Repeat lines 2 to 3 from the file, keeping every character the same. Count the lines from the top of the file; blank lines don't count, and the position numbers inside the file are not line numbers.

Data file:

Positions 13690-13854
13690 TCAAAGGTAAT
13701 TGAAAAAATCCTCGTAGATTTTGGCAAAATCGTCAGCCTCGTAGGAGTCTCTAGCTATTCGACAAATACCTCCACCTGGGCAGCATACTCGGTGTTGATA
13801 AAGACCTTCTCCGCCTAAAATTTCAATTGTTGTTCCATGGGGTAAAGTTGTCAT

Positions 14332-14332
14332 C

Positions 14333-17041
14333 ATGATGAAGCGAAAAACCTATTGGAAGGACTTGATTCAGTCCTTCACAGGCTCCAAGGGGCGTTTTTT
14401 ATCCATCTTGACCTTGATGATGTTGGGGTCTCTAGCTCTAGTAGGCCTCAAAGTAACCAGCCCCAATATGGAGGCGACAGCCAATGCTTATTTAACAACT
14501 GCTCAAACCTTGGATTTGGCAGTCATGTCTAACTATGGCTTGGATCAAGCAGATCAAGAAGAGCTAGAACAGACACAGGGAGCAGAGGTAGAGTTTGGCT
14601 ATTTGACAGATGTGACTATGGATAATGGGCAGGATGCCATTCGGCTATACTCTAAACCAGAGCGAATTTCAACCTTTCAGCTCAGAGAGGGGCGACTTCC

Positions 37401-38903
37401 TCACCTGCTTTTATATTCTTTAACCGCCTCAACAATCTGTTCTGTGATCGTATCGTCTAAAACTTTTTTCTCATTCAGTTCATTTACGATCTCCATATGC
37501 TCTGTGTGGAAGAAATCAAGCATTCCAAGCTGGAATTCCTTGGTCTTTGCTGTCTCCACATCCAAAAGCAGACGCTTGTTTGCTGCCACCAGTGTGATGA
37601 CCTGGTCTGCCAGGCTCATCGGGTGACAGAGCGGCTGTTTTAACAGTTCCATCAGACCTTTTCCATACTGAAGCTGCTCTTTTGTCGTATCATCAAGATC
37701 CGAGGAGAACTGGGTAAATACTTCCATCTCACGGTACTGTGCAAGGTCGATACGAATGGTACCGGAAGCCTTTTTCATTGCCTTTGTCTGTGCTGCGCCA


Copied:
13690 TCAAAGGTAAT
13701 TGAAAAAATCCTCGTAGATTTTGGCAAAATCGTCAGCCTCGTAGGAGTCTCTAGCTATTCGACAAATACCTCCACCTGGGCAGCATACTCGGTGTTGATA